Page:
Wednesday was a trip to the eye doctor for Phil and his driver—me. His anxiety was in full force from the time we exited the car in the parking lot and then re-entered it two hours later. This was his first time to Dr. M. In fact, he had not been to an ophthalmologist since he was a toddler. Phil was born with strabismus and had corrective surgery when he was nine months old so we spent many hours in the waiting room during the first three years of his life.
The visit on Wednesday was a routine eye exam but a new doctor and a new office presented perfect ingredients for anxiety. We entered the waiting room, signed in, and were handed a stack of papers to fill out and sign. When I returned them to the receptionist a few hours later Phil followed me and proceeded to kick me playfully in my posterior. My warning “That was not appropriate!” was greeted with laughter.
“Mr. Tucker” was soon announced. Phil informed me, the nurse, and the waiting room that he was not Mr. Tucker, he was Philip. He stood up and beckoned me to follow. I realized when I sat down in the exam room that my palms were sweaty and my heart rate had increased considerably. The nurse asked Phil to read the smallest line he could. She might as well have been speaking in Russian. She caught on quickly that that approach would not work. She then started showing him single letters in various sizes while repeating over and over “Keep your left eye covered. Don’t peek. Now keep your right eye covered.” When she finished I followed her out of the room and asked if Dr. M. would be able to handle Phil. She assured me he would. I had my doubts.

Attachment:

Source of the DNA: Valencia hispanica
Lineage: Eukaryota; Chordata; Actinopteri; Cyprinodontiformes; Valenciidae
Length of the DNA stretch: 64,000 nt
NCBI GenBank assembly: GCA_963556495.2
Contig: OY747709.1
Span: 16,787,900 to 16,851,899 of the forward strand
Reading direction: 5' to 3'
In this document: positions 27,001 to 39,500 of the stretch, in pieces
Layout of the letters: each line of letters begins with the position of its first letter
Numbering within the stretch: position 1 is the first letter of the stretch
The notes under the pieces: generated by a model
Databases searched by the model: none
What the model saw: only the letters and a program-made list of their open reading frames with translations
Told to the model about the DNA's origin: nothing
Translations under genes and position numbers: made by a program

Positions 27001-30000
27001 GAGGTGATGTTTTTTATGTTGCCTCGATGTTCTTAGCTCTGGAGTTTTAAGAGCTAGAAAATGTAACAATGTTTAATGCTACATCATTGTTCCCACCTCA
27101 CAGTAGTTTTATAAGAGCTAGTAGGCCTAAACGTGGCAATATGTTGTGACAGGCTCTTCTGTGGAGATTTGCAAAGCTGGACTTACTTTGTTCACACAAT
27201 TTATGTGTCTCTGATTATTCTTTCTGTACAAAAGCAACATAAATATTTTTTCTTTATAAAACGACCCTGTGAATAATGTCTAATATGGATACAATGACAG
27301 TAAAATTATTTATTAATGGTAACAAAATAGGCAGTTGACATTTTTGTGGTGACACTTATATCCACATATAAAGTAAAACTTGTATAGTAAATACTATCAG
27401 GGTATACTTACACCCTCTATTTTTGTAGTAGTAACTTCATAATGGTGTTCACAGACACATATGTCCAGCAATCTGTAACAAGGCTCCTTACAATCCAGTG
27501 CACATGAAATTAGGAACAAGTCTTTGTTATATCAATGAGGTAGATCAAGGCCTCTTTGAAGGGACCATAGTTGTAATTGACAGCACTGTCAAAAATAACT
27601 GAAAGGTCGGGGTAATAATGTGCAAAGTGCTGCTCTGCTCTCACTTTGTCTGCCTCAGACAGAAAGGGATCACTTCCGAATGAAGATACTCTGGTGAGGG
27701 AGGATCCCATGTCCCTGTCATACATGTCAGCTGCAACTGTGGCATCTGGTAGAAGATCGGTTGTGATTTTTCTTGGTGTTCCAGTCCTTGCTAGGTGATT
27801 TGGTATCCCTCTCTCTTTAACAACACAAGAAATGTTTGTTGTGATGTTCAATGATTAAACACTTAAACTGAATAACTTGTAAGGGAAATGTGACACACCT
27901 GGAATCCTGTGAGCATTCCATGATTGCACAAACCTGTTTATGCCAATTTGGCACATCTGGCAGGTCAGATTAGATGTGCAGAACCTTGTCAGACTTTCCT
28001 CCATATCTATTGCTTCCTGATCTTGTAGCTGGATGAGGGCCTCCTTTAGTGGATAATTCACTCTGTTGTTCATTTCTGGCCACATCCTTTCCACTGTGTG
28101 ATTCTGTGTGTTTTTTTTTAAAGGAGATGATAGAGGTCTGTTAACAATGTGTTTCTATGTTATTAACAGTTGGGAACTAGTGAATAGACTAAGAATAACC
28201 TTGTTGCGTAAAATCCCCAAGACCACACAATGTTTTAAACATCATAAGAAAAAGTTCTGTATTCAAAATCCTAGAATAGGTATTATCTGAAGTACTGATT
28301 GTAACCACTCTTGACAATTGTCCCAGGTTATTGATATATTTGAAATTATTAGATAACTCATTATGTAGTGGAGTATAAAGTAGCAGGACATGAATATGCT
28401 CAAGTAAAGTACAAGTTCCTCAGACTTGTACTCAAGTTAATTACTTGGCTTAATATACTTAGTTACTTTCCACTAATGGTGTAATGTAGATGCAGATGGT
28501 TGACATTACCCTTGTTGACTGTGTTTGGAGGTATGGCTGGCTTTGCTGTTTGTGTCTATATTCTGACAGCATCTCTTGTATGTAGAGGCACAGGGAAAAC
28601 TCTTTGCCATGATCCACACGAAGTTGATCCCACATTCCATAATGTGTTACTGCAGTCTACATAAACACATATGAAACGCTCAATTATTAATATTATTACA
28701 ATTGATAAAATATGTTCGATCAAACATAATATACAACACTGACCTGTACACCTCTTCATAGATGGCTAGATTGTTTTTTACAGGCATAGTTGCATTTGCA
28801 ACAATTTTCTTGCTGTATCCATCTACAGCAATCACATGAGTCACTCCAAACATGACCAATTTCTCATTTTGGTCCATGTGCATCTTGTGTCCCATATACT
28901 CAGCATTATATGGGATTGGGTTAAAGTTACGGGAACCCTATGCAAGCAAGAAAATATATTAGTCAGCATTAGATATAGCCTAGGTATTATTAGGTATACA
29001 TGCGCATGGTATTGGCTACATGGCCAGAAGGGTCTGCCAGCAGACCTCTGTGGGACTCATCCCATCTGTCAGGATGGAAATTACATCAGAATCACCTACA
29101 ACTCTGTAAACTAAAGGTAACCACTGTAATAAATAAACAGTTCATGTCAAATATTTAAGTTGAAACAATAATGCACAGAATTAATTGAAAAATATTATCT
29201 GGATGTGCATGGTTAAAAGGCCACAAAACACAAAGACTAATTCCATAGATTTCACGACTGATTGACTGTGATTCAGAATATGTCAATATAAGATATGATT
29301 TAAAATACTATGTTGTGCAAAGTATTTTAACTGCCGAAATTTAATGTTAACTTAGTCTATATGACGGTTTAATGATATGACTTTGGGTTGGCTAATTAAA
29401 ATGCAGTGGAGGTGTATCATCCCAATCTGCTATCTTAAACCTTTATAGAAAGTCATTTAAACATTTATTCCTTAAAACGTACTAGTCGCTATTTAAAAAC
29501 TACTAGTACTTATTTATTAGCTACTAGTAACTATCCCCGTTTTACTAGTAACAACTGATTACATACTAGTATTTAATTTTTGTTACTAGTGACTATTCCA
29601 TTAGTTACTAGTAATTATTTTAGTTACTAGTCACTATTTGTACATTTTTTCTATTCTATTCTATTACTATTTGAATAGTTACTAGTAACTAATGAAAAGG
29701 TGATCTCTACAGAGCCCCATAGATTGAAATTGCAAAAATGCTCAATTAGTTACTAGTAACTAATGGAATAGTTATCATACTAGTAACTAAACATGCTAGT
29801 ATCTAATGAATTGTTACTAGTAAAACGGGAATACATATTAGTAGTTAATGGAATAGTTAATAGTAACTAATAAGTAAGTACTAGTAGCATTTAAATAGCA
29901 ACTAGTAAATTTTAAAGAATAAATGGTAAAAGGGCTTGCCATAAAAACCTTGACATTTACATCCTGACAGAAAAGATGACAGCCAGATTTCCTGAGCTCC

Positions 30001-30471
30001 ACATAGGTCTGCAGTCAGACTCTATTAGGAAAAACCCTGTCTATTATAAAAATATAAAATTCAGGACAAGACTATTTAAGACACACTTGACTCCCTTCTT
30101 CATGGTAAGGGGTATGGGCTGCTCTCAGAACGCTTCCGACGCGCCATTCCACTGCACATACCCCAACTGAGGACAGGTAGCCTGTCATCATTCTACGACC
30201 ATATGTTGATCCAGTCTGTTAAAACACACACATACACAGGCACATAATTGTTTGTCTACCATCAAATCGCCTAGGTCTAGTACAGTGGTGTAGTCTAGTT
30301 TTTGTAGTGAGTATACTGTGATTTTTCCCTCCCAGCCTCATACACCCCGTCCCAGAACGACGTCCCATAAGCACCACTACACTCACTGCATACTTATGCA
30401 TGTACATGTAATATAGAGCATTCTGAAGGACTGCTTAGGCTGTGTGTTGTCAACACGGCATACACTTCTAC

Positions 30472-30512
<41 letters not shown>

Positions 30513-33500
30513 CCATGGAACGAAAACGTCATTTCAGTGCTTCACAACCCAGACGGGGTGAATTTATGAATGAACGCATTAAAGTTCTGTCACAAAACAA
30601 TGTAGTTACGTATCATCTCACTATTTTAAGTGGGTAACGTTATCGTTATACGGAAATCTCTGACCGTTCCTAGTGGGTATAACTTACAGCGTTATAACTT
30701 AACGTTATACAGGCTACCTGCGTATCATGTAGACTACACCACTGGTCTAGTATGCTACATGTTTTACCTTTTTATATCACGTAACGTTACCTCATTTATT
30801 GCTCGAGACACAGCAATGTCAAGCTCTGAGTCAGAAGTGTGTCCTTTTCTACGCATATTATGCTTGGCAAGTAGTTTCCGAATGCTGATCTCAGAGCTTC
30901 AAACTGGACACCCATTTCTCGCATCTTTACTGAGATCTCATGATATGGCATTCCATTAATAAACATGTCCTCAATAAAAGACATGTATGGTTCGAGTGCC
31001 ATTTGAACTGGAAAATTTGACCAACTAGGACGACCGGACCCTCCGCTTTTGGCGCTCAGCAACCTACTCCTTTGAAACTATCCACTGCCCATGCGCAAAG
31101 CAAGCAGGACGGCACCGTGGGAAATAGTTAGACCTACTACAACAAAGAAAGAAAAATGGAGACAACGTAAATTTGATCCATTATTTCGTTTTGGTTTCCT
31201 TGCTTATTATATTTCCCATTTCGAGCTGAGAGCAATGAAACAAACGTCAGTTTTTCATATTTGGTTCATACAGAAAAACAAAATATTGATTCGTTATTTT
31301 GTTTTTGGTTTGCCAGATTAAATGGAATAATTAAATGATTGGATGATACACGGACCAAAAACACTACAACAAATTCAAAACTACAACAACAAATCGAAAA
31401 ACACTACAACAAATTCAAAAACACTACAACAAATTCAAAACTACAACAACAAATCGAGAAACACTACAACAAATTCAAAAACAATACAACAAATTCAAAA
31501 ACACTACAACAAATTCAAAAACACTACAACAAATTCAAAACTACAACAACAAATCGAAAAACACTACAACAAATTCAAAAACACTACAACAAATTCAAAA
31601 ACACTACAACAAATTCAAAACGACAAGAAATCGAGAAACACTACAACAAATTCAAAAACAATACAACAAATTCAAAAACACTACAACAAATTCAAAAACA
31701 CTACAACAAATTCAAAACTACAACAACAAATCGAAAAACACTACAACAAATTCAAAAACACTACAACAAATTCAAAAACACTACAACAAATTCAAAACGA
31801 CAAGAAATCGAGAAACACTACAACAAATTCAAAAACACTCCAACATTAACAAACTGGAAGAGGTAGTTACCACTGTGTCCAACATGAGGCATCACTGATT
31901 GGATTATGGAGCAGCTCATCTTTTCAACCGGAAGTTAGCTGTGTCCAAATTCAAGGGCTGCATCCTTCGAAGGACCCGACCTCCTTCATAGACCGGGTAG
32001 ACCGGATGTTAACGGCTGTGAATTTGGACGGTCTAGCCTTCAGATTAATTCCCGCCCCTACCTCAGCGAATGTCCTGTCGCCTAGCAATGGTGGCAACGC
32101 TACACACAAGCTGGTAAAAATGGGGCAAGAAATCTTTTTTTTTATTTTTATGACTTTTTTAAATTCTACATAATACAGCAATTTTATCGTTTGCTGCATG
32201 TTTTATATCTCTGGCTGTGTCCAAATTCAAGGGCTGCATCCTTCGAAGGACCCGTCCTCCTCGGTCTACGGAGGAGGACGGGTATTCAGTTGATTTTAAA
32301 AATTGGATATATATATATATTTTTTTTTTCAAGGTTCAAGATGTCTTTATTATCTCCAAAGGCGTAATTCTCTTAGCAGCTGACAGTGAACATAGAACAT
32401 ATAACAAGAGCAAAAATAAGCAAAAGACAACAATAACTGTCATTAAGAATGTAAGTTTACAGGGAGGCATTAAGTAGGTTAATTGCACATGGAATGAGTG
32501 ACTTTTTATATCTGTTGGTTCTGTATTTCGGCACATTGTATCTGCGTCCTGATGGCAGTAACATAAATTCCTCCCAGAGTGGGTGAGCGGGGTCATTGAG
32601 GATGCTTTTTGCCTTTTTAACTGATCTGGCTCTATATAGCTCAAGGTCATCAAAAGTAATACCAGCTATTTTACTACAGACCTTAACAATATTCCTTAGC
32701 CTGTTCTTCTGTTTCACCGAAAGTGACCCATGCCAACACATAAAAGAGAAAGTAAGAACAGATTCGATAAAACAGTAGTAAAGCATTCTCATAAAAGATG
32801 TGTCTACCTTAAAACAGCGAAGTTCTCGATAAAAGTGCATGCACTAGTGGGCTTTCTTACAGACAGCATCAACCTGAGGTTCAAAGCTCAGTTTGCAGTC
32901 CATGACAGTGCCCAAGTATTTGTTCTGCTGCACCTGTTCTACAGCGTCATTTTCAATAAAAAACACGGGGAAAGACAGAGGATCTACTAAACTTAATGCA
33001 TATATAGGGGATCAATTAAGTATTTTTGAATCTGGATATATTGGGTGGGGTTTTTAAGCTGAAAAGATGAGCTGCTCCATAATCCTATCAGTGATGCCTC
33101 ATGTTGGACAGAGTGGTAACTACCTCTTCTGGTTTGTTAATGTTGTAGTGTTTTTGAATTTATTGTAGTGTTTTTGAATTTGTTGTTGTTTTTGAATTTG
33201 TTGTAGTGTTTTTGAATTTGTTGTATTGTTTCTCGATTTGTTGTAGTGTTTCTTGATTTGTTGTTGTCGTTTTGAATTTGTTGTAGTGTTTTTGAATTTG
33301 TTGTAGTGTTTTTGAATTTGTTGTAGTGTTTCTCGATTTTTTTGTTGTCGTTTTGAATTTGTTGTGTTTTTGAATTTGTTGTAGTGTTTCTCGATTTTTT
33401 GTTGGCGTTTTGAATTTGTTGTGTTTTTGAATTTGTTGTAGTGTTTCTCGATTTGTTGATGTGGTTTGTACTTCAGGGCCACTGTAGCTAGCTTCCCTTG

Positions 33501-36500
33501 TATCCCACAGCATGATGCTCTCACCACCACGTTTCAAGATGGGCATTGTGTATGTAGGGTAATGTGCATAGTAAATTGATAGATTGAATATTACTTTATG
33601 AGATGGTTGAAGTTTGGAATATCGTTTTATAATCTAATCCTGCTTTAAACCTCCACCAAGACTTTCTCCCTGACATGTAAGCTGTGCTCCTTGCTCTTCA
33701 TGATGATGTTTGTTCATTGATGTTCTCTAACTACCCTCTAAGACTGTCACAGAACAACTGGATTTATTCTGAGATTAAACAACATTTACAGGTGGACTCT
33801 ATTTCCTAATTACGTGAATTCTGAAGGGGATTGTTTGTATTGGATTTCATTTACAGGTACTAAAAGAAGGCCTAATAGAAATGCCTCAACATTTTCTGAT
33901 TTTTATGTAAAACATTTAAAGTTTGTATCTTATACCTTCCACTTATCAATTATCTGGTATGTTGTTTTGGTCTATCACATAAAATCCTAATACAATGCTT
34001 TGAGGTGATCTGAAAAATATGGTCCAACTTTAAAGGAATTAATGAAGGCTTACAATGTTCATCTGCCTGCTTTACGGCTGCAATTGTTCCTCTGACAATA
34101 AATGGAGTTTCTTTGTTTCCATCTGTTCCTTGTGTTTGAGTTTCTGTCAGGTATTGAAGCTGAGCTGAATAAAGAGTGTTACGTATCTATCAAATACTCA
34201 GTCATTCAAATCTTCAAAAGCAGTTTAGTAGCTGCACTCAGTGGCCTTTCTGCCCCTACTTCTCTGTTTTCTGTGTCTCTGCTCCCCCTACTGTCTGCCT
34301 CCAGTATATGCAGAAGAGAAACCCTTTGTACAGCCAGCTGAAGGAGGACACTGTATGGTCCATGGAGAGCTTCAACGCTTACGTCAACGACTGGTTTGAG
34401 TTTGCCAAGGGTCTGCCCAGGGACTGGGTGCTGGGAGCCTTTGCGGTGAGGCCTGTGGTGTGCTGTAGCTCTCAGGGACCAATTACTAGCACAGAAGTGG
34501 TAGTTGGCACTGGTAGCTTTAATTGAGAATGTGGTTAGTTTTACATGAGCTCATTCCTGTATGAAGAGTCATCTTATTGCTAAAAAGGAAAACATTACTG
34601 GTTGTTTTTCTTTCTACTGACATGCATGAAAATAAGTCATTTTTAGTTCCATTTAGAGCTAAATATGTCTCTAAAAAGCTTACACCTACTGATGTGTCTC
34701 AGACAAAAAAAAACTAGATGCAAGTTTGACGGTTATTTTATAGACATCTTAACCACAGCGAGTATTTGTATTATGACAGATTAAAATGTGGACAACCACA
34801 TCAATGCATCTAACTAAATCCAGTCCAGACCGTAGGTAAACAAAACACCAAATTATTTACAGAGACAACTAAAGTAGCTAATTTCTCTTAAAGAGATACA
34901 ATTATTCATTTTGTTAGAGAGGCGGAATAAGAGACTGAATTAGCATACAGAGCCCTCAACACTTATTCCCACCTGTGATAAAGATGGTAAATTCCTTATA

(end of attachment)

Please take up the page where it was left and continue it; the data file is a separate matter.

Next came the person to dilate his eyes. “Philip, open your eyes. Close your mouth.” “Philip, you must close your mouth and open your eyes.” “Philip!” As soon as she was able to get a drop in each eye Phil squeezed his eyes shut and started rubbing them. “Philip, you cannot do that. We’ll have to put more drops in your eyes. Close your mouth. Open your eyes.” Beads of perspiration stood out on her forehead after the third try which she deemed successful.
We were left alone until Dr. M. arrived. Phil examined every instrument, every button while exclaiming “This is big, where is the up/down button, this is for my chin, this is….” and on and on and on he went. Constant motion. Finally in came Dr. M. After they shook hands Phil immediately wanted to know if Dr. M. was married. “Yes.” “Children?” “Yes, in fact, it is my daughter’s birthday today. She is nine.” He had more questions but they waited until after the exam which was quick but thorough. On the way to the car Phil asked where Dr. M. parked his car and where is his house? I had to admit I did not know the answers to all his questions.